When Do Care Providers Start Checking?

Many care providers start to perform cervical checks around week 36 of pregnancy. It is routine at many clinics to check at each appointment from then until you give birth.

Are Cervical Checks Necessary During Pregnancy?

To be perfectly blunt, no. Cervical checks are almost never necessary during pregnancy (or during labor for that matter.) As I explained above, cervical checks can provide you and your care provider with some information.

But that information gives you a snapshot, a picture of where you are at one moment in time. None of it can tell you when labor will begin or how fast it may or may not progress for you.

A cervical check also cannot tell you whether or not you are a good candidate for vaginal birth, as some care providers may suggest. Women’s bodies were designed to give birth. Babies’ bodies develop to just the right degree to be able to be born vaginally.

Except in rare cases, such as accidents that break a woman’s pelvis, all women are candidates for vaginal birth.

The only time cervical checks may be necessary during pregnancy is when induction is medically necessary (which is rare). Some common reasons for medical induction are infection in the uterus and going past 42 weeks of pregnancy.

In these cases, knowing the conditions of a woman’s uterus can help her doctor know how best to induce her labor.

So if cervical checks aren’t usually necessary, why are they done regularly during late pregnancy?

To answer that, let’s look at the pros and cons of getting a cervical check.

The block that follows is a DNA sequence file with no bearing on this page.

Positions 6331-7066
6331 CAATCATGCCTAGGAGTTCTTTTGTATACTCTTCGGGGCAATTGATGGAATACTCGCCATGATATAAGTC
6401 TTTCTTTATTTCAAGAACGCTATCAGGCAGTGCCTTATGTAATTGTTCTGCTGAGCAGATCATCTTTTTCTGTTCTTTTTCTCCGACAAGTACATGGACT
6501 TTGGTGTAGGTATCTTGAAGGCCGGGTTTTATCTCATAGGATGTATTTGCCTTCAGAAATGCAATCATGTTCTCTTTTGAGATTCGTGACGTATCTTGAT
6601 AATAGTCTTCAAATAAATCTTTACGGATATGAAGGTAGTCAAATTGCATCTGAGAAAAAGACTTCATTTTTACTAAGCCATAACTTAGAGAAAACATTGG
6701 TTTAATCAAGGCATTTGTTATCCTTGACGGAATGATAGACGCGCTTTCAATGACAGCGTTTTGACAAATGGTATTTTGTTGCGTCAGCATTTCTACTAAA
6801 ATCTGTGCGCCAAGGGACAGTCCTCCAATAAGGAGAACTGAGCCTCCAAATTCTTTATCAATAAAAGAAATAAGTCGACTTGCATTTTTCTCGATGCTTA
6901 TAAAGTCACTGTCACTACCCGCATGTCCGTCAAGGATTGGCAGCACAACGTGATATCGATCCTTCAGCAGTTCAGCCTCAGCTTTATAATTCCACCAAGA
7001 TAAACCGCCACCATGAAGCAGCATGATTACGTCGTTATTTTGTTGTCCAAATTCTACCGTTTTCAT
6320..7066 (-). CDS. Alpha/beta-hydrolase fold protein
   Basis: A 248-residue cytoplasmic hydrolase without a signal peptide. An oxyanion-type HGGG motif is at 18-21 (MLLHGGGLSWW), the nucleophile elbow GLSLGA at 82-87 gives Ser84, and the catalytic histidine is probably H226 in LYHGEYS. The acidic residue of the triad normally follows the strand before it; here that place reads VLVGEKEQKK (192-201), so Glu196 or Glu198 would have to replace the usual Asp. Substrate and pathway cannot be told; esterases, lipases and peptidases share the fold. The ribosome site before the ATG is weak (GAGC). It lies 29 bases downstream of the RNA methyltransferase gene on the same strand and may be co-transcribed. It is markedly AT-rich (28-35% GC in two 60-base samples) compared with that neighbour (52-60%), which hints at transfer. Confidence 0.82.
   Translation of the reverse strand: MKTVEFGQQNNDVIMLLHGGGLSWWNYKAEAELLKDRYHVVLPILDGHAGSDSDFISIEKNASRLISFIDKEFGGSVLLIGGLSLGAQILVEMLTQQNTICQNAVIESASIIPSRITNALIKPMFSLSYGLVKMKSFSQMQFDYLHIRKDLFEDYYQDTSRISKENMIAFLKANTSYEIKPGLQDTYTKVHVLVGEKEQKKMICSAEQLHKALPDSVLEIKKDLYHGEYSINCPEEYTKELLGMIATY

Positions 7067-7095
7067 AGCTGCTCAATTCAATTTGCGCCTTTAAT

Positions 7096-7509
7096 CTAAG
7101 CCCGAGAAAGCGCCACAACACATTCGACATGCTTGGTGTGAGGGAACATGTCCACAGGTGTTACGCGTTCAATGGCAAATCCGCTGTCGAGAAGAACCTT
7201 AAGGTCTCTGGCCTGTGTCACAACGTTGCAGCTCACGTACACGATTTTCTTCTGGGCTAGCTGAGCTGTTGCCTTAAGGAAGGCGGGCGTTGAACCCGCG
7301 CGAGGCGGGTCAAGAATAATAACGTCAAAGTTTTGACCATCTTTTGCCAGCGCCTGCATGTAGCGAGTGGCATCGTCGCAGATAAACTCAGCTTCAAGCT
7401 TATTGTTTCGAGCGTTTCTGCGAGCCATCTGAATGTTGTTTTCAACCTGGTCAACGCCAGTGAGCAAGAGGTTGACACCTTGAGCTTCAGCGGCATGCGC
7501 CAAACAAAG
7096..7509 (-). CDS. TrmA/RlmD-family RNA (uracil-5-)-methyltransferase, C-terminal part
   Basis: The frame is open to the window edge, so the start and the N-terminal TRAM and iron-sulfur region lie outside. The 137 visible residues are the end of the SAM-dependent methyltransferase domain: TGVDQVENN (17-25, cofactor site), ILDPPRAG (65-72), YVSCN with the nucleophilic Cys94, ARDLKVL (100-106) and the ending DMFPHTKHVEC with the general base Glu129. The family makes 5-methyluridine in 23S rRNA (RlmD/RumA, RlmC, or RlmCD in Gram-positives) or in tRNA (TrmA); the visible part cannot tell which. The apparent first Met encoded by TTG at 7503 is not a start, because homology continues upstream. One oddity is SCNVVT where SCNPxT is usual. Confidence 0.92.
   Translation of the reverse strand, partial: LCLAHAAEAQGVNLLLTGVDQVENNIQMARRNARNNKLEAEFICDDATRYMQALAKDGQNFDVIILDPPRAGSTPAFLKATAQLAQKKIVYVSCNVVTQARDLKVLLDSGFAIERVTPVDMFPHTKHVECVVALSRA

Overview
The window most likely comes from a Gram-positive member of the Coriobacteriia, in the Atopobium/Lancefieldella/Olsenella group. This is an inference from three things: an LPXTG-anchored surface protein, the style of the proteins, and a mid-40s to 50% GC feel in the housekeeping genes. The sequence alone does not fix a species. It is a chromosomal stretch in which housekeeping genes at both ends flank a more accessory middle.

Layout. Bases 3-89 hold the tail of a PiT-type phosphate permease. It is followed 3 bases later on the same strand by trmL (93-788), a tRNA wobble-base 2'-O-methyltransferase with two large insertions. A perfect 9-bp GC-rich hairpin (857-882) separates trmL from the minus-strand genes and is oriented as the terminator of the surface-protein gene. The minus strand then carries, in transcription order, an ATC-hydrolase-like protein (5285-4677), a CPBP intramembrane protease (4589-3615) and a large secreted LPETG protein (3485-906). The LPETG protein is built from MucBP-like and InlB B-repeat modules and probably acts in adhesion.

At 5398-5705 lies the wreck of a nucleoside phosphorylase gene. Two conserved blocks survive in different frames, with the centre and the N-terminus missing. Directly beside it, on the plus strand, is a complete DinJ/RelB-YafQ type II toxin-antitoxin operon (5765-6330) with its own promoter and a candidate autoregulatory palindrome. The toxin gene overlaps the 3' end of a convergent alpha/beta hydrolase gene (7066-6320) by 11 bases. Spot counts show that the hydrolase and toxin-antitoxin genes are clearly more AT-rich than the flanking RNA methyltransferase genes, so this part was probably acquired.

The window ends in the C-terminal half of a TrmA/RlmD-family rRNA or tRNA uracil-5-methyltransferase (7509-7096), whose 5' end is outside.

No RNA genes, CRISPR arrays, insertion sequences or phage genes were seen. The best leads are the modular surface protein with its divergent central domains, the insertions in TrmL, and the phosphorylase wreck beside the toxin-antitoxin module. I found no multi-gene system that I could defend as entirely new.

Pros and Cons of Cervical Checks During Pregnancy

Like most things, cervical checks have pros and cons. Each woman can weigh the benefits and risks for herself so she can make an informed decision about whether or not she wants cervical checks during pregnancy.


The most basic benefit of getting a cervical check during pregnancy is knowing whether your cervix has started to change at all. Some women may be curious. If that is you, you may choose to get cervical checks to indulge your curiosity.

The other benefit of cervical checks in late pregnancy is that they can tell you whether or not induction might work well. If you are considering getting induced, your doctor will want to know the condition of your cervix. He or she will check the 5 characteristics I described above and determine your “Bishop Score.”

What is a Bishop Score?

A Bishop Score is a way to combine all five characteristics of a pregnant woman’s cervix into one number. Each measurement – position, softness, effacement, dilation, and baby’s station – is given a number between 0 and 3. Then all of those numbers are added up.

The numbers are assigned according to this table:

chart showing how to determine bishop score

Generally, doctors consider a score of 9 or more to be an indicator that induction would likely be successful and end in a vaginal birth.

What a Bishop Score Is Not